Do not feed your ladybugs large insects. It is best to give them smaller insects, so they can handle the consumption process. Be sure that they feed on insects with softer bodies. It is not a good idea to leave water standing around or in a container for ladybugs to drink. It is better to put the water on a paper towel, sponge, or cotton ball. If not, the ladybug will get drenched in the water. Ladybugs will consume the eggs of other insects, but only if those eggs are soft, nutritious, and easily available. The ladybug wouldn’t be able to eat the Potato beetle. However, the eggs from the Corn Borer would be the ideal treat as well as eggs from other ladybugs. Moth eggs are nutritional for ladybugs, but only if they are small in size and soft in texture.

While there is a lot of butterflies around, not every one of them can be eaten by ladybugs. Some of them hatch larger eggs than others do. Some butterflies can sting while others are spiny. These are defenses that the ladybug may not be able to overcome for a desirable feeding.

Ladybugs do not normally feed on vegetables and that is why they can be such a benefit in your garden by getting rid of harmful insects. When you keep them as pets, they are known to eat cucumbers, but not regularly and only as a diet supplement and only if, their normal foods are unavailable. If you were to feed ladybugs too much fruit and veggies, they would become pests.

Therefore, you would keep these foods from ladybugs:

  • Apples
  • Cabbage
  • Mangoes
  • Celery
  • Strawberries
  • String beans

In addition, ladybugs should avoid acidic foods in their diet as much as possible. Ladybugs are not known to eat paper, fabric, or any other items around the household.

Tips to Feed Ladybugs

Look for plants infested with aphids. It is so easy to turn the leaves and observe black or yellow spots on the underside, which are aphids. Pluck off these infested leaves or stems and feed them directly. This option has a drawback and that is that the aphids feed on the sap of the plant. If the plant stops receiving water, there is no sap, and the aphid ends up dying after 2 or 3 days.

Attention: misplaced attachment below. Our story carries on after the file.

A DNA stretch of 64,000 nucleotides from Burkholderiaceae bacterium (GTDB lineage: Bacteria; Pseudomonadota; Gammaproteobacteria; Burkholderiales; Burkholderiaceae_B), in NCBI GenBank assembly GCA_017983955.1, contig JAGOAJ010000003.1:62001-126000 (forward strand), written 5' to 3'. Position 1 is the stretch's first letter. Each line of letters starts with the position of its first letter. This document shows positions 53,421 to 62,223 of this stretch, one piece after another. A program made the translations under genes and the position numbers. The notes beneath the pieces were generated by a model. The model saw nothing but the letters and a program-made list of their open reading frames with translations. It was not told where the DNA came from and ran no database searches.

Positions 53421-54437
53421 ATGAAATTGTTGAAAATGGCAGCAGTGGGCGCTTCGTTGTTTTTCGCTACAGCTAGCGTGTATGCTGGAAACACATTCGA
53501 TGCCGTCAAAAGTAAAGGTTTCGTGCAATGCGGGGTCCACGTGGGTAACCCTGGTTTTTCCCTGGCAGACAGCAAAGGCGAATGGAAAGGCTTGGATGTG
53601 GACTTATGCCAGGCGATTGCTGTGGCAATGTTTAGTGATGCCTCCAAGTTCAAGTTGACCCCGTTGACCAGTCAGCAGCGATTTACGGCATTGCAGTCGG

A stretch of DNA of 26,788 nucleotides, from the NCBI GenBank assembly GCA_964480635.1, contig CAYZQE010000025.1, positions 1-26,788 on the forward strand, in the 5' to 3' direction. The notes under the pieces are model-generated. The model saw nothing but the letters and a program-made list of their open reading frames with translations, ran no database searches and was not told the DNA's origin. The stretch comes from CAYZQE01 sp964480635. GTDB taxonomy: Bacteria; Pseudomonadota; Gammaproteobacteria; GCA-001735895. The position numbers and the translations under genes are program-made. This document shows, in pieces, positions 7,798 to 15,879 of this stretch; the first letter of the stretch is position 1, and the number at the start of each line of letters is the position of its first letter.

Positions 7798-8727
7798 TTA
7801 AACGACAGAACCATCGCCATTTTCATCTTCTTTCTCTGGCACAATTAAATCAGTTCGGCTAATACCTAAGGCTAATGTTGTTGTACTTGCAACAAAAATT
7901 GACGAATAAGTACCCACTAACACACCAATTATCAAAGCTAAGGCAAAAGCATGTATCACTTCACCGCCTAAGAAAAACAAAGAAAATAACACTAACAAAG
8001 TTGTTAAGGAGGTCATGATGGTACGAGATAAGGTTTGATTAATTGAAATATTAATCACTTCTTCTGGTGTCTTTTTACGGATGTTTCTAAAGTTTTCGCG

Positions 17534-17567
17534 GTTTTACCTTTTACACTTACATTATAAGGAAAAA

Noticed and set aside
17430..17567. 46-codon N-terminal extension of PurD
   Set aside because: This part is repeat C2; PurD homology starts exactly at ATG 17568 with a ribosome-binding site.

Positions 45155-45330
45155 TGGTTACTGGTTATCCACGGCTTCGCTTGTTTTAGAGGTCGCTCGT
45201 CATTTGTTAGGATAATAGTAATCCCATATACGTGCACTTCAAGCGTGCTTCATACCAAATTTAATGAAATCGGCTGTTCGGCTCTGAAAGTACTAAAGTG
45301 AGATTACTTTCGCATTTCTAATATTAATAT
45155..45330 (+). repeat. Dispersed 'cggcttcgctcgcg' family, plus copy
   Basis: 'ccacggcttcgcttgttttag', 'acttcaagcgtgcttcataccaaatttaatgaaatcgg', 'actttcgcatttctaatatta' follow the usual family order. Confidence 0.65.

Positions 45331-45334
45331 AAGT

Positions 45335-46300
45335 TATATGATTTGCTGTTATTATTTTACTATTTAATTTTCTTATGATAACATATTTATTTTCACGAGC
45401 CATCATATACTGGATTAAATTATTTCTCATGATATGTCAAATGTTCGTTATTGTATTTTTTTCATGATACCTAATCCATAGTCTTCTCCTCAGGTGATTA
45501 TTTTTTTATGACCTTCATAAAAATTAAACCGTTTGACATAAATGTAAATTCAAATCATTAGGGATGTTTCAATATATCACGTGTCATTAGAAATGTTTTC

Find the same aphid-infested plants, cut off a shoot with several leaves and place it in the “mariquitarium” with a supply of water like a small and simple homemade hydroponic. It will be enough to take a small container and fill it with water, place a napkin at the end, as a stopper to keep it moist and finally puncture that sprout on the napkin. In this way, the sprout will be in contact with the water and the aphids will be able to continue sucking the sap from the leaves, and they will last more days than otherwise, although it all depends on the number of aphids and the number of leaves.

However, not only do ladybugs live on aphids. If you are in a hurry or some week you have not managed to find aphids, you can always feed your ladybugs with sugar, honey, or nectar. For this, simply take the cap of a bottle and put a few pieces of paper or a hand towel soaked in water with honey. This will last a few more days until you find fresh aphids.



1. What do ladybugs eat besides aphids?